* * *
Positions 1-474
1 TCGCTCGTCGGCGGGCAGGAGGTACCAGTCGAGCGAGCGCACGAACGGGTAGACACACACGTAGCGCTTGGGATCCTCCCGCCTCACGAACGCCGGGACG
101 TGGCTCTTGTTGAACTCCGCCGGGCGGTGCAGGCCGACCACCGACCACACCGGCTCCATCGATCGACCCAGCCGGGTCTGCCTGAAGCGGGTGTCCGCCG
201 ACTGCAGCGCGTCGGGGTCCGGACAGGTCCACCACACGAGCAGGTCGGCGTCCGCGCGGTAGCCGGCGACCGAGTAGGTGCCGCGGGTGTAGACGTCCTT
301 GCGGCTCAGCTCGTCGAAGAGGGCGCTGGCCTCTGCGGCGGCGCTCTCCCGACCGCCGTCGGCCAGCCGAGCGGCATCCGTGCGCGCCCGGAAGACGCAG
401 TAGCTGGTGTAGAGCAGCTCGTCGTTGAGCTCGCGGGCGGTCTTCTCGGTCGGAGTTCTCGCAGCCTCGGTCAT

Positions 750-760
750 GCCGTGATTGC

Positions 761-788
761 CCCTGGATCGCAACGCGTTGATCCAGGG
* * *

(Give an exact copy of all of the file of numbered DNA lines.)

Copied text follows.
Positions 1-474
1 TCGCTCGTCGGCGGGCAGGAGGTACCAGTCGAGCGAGCGCACGAACGGGTAGACACACACGTAGCGCTTGGGATCCTCCCGCCTCACGAACGCCGGGACG
101 TGGCTCTTGTTGAACTCCGCCGGGCGGTGCAGGCCGACCACCGACCACACCGGCTCCATCGATCGACCCAGCCGGGTCTGCCTGAAGCGGGTGTCCGCCG
201 ACTGCAGCGCGTCGGGGTCCGGACAGGTCCACCACACGAGCAGGTCGGCGTCCGCGCGGTAGCCGGCGACCGAGTAGGTGCCGCGGGTGTAGACGTCCTT
301 GCGGCTCAGCTCGTCGAAGAGGGCGCTGGCCTCTGCGGCGGCGCTCTCCCGACCGCCGTCGGCCAGCCGAGCGGCATCCGTGCGCGCCCGGAAGACGCAG
401 TAGCTGGTGTAGAGCAGCTCGTCGTTGAGCTCGCGGGCGGTCTTCTCGGTCGGAGTTCTCGCAGCCTCGGTCAT

Positions 750-760
750 GCCGTGATTGC

Positions 761-788
761 CCCTGGATCGCAACGCGTTGATCCAGGG